Kashmir: closed chapter?

Recently, Indian Home Minister Amit Shah warned Pakistan that more surgical strikes could be carried out in case of transgressions at the India-Pakistan border. “There is no time to hold talks, will only retaliate,” he said. The threat of surgical strikes coincides with a spate of civilian killings and back-to-back armed clashes that took place close to the Line of Control (LoC) and even in densely populated areas such as Shopian and Tral.

Consequently, over 33 people have died in the past two weeks alone, including nine Indian soldiers and thirteen militants. In retaliation, the Indian forces have launched a massive manhunt, jailing over 300 citizens for the acts committed by a few individuals. The arrested Kashmiris were subjected to collective punishment, which is a war crime.

Leaving aside the reasons behind the sudden surge in the armed clashes and civilian killings, these tragic incidents prove that Indian-held Jammu and Kashmir, especially Srinagar city, is no longer a violence-free area as boasted by Indian authorities. Some of the attacks took place in the heart of the city which shows that the normalcy mantra was merely rhetoric to create an illusion of peace. Kashmiris have maintained a long silence since the abrogation of Article 370 which was misconstrued and later turned out to be a lull before the storm.

The Indian home minister’s statement clearly indicates that the ceasefire along the LoC has failed to make any headway in resuming diplomatic ties and initiating a dialogue process over the long-standing Kashmir issue despite backchannel contacts which led to a truce in February this year. The quiet diplomacy led by friendly countries – Saudi Arabia and the United Arab Emirates – remained unable to cut a deal between the two neighbours.

On the other hand, the BJP government is using these killings for its domestic political gains, portraying the struggle as a Hindu-Muslim conflict as a few local and Hindu migrant workers were also gunned down in the most recent attacks. Some Indian observers called it the beginning of ethnic cleansing or the return of the 1990s which marked the mass exodus of Kashmir pundits from the valley, ignoring the fact that a large number of civilians killed this year were Muslims.

The community in the majority suffered more than anybody else, but the Indian media and politicians hardly demonstrate sympathy for the loss of lives of common Kashmiris, particularly Muslims. Ironically, human tragedies are being seen through the religious lens.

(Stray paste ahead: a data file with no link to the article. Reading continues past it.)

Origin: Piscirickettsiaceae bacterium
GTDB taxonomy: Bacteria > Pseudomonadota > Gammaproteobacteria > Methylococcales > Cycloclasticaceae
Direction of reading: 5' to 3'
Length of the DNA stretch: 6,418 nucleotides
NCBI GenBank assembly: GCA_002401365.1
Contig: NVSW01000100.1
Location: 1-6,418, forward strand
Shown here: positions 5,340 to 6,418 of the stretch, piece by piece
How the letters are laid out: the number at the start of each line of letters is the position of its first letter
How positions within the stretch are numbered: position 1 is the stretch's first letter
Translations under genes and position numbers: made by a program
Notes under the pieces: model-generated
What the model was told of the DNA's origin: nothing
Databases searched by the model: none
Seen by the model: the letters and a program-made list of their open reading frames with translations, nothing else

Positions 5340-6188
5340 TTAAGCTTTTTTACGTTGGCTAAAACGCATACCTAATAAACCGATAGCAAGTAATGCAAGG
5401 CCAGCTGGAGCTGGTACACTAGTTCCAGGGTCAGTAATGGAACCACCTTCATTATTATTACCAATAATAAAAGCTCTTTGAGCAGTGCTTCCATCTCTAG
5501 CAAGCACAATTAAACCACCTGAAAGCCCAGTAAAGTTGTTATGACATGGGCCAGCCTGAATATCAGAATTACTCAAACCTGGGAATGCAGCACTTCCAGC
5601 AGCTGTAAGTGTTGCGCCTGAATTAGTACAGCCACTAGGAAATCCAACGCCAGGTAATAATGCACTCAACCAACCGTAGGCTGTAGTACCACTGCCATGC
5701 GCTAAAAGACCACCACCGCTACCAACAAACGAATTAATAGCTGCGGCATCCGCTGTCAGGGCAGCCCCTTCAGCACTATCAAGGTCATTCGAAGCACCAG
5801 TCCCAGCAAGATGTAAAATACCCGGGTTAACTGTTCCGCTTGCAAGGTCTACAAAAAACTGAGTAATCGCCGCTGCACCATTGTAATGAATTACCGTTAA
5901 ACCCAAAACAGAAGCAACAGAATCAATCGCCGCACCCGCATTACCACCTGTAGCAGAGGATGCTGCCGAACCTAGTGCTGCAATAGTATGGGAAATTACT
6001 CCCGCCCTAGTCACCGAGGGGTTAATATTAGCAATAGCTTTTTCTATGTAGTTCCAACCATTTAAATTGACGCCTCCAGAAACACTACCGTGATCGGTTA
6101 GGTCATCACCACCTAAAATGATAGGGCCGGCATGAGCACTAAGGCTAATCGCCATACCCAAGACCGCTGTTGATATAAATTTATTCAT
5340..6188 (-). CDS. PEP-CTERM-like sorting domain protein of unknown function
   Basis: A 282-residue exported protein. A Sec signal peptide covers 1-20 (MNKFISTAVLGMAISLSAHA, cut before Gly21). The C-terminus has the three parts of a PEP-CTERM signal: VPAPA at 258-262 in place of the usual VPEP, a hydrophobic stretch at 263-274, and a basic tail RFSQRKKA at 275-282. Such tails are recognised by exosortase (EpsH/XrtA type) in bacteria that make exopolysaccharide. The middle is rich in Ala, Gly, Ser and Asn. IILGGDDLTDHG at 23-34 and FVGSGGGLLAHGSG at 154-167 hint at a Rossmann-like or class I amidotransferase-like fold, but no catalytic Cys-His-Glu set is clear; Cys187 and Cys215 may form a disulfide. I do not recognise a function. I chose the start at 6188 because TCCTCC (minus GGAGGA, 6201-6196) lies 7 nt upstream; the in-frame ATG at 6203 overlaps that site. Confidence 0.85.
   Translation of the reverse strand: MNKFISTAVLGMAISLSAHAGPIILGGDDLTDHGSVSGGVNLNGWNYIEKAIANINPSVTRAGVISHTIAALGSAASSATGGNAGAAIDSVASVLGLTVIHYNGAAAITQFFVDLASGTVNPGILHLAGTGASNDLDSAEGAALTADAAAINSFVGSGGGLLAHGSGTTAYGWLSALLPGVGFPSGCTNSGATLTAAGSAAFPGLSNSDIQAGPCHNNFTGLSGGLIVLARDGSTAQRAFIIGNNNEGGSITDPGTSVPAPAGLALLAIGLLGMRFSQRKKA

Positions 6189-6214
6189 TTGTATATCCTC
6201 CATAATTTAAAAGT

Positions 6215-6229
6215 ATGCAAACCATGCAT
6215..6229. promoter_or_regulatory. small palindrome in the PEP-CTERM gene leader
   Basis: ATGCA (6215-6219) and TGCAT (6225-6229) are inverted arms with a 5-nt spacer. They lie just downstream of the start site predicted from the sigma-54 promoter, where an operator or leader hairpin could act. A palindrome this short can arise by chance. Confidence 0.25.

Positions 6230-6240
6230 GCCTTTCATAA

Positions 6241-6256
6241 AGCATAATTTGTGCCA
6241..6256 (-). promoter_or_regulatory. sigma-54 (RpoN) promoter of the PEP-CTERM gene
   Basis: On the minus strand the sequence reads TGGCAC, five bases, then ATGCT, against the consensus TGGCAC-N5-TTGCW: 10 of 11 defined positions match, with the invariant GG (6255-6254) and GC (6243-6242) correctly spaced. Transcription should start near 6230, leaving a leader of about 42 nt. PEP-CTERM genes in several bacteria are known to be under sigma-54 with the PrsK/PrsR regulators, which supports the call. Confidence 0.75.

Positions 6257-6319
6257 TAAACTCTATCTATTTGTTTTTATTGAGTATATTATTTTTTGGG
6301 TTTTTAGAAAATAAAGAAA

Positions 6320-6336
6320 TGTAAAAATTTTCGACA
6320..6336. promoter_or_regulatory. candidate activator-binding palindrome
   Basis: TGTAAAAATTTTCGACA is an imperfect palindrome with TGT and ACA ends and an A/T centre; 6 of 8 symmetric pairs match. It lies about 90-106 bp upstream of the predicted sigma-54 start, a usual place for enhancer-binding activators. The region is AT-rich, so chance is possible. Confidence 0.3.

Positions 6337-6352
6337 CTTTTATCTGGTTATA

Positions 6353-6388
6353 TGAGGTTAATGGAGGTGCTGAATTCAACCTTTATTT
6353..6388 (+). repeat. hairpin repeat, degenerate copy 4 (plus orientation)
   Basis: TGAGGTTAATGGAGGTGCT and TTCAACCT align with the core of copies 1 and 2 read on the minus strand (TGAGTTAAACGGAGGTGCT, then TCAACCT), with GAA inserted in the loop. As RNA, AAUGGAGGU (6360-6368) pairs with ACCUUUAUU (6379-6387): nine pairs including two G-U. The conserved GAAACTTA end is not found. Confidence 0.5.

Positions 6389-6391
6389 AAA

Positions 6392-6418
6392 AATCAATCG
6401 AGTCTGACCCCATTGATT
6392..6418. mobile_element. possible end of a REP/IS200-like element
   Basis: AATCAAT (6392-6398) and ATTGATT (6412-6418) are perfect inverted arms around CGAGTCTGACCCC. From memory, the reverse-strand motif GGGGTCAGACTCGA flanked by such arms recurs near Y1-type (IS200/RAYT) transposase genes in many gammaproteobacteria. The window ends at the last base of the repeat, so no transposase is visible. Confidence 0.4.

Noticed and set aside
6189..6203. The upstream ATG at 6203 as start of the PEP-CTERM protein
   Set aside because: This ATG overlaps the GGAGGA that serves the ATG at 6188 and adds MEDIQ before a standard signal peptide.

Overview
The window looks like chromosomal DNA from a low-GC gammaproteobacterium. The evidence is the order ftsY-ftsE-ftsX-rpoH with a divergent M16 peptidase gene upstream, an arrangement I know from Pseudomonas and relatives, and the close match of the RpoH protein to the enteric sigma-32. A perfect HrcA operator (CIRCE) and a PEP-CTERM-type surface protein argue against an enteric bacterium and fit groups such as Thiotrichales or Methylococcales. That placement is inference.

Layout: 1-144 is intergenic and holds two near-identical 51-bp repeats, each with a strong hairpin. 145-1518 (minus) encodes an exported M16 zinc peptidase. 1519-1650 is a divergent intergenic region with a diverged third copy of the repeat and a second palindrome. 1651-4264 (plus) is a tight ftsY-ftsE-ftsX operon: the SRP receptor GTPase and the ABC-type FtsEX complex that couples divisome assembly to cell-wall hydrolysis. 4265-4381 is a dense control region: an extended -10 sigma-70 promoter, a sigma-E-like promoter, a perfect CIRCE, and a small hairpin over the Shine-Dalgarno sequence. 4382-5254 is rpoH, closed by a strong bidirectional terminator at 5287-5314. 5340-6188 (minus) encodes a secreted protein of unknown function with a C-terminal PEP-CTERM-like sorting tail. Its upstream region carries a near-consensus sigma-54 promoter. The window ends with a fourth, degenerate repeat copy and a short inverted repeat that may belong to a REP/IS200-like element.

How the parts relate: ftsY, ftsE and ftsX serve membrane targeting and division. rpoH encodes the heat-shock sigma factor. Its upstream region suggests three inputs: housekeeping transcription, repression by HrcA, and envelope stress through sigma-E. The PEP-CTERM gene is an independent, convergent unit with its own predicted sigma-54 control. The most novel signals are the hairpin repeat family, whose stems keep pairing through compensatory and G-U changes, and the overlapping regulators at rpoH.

The Washington Post observes on August 16, 2019, “The Kashmir crisis isn’t about territory. It’s about a Hindu victory over Islam. Prime Minister Narendra Modi used the Muslim-majority state as a demonstration of Hindu power.”

Consequently, the Hindu-Muslim gulf in Indian-held Jammu and Kashmir is fast broadening. Also, the two communities are now taking divergent paths and indulging in a zero-sum game. Former chief minister of Jammu and Kashmir Farooq Abdullah recently advised fellow Muslim voters to consolidate their political power under the banner of the political party ‘National Conference’.

The February ceasefire offered a historic opportunity for the initiation of dialogue and the resumption of full-scale diplomatic and trade ties. However, the government of India did not honour the commitments which were made through a third party and in backchannel talks as it was assured that the statehood status of Indian-held Jammu and Kashmir would be restored, no demographic change would occur, and zero-tolerance to human rights violations would be ensured.

The post ceasefire developments revealed that India has rushed the administrative and legal changes in all spheres of life, trying to ensure that no semblance of autonomy or Kashmiriyat remains. Despite making promises, it did not restore the statehood of Jammu and Kashmir. Likewise, military operations inside Kashmir were intensified in order to suppress dissenting voices. No respite in human rights violations was recorded in the past months. A large number of political leaders are still in jails, including Yasin Malik, Shabir Shah and 76-year-old Mian Abdul Qayoom. Some of them are suffering from serious illnesses.

It is widely reported that the people of Kashmir are not even able to express themselves freely or communicate their day-to-day suffering on social media fearing the state’s clampdown. Nearly, 10, 000 citizens are under strict illegal surveillance. Such systemic oppression has constantly been pushing young people to join militant outfits without realising its consequences.

One of India’s leading news magazines, Frontline, aptly captures the situation in its October edition in the following words: “By squeezing political space, New Delhi has pushed the young Kashmiris against the wall. They have no avenue to vent out their grievances or express their views. The reality is that the Indian government continues to rule Jammu and Kashmir by means of the barrel of a gun and a slew of draconian measures that embody an unprecedented media gag and witch-hunting of civil society members, politicians and journalists who attempt to expose what is unfolding on floor zero.”

All recent developments indicate that backchannel conversations or third-party mediation efforts cannot deter the BJP’s government from pursuing its ideological agenda towards Kashmir. It appears that Kashmir is inching towards another round of full-scale confrontation in the days to come.

It is naive to think that the Kashmir issue is a closed chapter. If it remains unresolved for a long time, it might take a dangerous turn and become even more complicated and hard to be resolved. The ceasefire along the LoC sustained so far might not last long if timely steps are not taken or significant change in the Indian approach towards Kashmir is not made.

The writer is a freelance contributor.

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